Researchers Use a Particle Accelerator to Image Hidden Degas Painting

Art meets science
Scanning Painting
Edgar Degas' Painting Of A Woman prepared for scanning. David Thurrowgood

Not all paintings start with a blank canvas. Many artists paint over previous works, obliterating them from public view. Edgar Degas, a French painter and sculptor was no exception. He was just a little more careless about it than most.

Usually, when an artist wants to paint over a canvas, they will paint over the entire surface with a base coat, creating an even surface to work on. With Degas’ Portrait Of A Woman painted around 1870, Degas skipped the middle layer, and simply rotated the canvas, painting one portrait of a woman on top of another portrait of a woman. By 1922, the paint from the previous painting began to show through the outer layers.

But the painting underneath has remained obscured until now, with researchers only able to decipher the outlines of the other woman’s face. Now, in a new paper published in Scientific Reports it was discovered that it’s possible resurrect that earlier painting, and approximate the paint colors used, by using an x-ray beam from a particle accelerator.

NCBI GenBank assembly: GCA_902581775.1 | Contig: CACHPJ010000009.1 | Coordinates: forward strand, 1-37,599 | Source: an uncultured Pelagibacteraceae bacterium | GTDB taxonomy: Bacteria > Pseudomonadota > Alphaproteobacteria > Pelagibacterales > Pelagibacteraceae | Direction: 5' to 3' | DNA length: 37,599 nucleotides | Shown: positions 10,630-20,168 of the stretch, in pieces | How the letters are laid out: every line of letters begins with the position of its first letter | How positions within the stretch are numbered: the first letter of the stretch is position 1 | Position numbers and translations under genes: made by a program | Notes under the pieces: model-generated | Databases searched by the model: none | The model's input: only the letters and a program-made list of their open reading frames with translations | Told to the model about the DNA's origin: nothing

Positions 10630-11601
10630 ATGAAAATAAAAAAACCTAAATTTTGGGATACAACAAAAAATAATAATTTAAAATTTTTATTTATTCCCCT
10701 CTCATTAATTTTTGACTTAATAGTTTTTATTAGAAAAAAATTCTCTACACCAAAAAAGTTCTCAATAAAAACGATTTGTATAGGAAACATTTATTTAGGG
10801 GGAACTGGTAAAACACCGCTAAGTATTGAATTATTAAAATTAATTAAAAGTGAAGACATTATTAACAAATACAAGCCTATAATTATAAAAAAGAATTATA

By moving the painting back and forth just two millimeters from the detector, researchers were able to create a high resolution image of the hidden painting. The researchers identified the hidden sitter as model Emma Dobigny.

This method has been used before, to uncover a hidden portrait in Van Gogh’s Patch of Grass in 2008. But while that experiment took weeks to create a lower resolution image, this method took only about a day to gather enough data to recreate the image.

Portrait of a Woman
Emma Dobigny